Russia is responding to the countries that have placed sanctions against it by imposing a demand for countries enforcing the sanctions to purchase natural gas in rubles, rather than dollars or euros.
The decision to demand the trade be conducted in Russia’s local currency will not only undermine the dominance of the petrodollar, but also force countries that have imposed crippling sanctions on Russia’s economy to share the burden and rebuild the value of the ruble.
Speaking at a cabinet meeting on Wednesday, Russian President Vladimir Putin said his government will no longer accept “compromised” currencies like the dollar, or the euro, from countries that have levied sanctions on Russia in response to the invasion of Ukraine.
“I made the decision to implement within the shortest possible time the package of measures to transfer payments — we will start with that — for our natural gas supplied to the so-called ‘unfriendly’ states to Russian rubles,” Putin said, the Moscow Times reported.
“It doesn’t make sense to deliver our goods to the EU or U.S. and receive payments in dollars or euros,” he said.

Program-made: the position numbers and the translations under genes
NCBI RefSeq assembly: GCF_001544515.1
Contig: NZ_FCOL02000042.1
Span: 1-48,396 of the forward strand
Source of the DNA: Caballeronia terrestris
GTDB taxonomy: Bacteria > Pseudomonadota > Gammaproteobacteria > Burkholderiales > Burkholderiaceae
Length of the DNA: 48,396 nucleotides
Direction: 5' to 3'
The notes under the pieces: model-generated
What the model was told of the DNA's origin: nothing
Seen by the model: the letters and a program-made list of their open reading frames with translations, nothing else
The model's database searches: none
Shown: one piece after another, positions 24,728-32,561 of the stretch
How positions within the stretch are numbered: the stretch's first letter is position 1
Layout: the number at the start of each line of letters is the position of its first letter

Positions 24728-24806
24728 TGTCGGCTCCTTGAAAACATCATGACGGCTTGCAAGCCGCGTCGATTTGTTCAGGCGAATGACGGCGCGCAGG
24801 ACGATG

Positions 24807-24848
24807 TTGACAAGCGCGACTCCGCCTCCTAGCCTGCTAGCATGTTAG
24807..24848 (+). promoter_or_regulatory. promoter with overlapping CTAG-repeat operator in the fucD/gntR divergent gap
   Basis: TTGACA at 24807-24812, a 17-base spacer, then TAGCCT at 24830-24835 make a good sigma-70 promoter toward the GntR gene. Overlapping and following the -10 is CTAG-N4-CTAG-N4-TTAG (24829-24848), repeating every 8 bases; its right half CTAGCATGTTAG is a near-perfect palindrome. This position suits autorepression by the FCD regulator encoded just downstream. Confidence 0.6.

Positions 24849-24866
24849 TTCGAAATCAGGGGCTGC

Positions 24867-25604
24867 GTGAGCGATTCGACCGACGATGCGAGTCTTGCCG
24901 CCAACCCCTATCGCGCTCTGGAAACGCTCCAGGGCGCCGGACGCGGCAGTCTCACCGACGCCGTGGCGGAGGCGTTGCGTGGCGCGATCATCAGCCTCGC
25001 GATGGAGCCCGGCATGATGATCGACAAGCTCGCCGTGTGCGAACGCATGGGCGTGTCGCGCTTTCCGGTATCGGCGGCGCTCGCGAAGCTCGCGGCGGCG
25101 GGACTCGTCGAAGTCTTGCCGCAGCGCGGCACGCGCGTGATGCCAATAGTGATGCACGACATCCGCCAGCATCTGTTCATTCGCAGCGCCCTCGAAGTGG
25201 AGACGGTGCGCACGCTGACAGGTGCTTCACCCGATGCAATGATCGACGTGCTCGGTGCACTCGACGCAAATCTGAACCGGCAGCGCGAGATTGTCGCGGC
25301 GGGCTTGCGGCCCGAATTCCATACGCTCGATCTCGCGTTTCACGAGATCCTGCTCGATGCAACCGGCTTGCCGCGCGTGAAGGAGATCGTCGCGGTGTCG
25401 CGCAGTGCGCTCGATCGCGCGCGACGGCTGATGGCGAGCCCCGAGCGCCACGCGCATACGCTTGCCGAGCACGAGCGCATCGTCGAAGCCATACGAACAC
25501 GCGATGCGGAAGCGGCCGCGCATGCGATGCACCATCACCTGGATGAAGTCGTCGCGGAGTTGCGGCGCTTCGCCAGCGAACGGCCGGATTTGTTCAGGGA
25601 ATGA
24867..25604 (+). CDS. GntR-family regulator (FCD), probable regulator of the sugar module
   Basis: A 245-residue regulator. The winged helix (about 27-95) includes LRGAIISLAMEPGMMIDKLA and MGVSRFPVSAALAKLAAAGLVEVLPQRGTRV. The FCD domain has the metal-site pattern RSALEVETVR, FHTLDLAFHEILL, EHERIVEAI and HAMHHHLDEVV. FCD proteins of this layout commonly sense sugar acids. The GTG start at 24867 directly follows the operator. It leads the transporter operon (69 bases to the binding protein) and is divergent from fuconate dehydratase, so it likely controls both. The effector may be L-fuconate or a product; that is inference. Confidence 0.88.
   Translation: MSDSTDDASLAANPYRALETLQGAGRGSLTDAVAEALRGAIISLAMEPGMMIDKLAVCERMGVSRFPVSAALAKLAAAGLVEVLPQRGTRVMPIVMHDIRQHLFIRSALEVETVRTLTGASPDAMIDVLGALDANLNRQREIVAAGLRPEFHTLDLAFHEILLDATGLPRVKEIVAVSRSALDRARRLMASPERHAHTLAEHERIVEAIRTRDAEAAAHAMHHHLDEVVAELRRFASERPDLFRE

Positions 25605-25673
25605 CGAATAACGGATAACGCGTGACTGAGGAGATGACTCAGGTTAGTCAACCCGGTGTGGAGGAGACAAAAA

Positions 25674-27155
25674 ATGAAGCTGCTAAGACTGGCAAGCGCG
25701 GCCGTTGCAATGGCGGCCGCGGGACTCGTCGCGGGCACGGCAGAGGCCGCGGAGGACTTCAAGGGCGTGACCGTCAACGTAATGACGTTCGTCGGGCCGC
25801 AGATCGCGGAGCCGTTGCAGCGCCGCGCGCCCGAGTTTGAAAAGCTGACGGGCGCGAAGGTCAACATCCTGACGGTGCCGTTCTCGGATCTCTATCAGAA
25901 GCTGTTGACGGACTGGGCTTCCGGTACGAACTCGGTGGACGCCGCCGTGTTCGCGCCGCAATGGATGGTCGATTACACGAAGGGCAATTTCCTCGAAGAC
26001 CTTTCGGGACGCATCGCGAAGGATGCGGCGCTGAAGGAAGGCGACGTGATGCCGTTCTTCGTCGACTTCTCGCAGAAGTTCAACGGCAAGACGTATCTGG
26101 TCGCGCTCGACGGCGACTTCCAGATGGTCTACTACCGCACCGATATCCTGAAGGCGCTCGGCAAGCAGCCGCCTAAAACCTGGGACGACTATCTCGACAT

The United States and the European Union’s decision to impose unprecedented economic sanctions on Russia includes freezing the country’s international reserves in European banks.
An estimated $300 billion in U.S. dollars, which Russia kept as an insurance policy, is currently cut off from Russian access. Russia has also been denied access to the international financial system with the suspension of the SWIFT financial exchange network, and payment processors like Visa and Mastercard no longer provide services to Russians.
Should Russia follow through with the threat to force European nations to purchase Russian energy exports with rubles, the affected nations will have to do so by purchasing hundreds of billions of euros of rubles every day to cover the costs of gas and oil imports.
In addition, Russia has moved to conduct its business transactions with Saudi Arabia and China through the Chinese yuan, and has signalled a willingness to conduct direct trade with India using a rupee-ruble system.
The U.S dollar has become the de facto trade currency since 1973, when President Richard Nixon, who took America off the previously established gold standard, made a deal with Saudi Arabia to only trade oil in U.S dollars. The move was adopted by OPEC and all its member states, propelling the United States to its status as the world’s number one economic and military superpower.
Germany has reacted poorly to Putin’s threat, with economy minister Robert Habeck accusing Russia of “breach of contract.” He said that Germany intends to convene with its European partners on how to react to the move, should Russia go through with it. Germany previously breached its contract with Russia by suspending the Nord Stream 2 gas pipeline and opted to ship weapons to Ukraine, breaking not only one contract but suspending its tradition of not sending weapons to conflict zones — including nearby countries.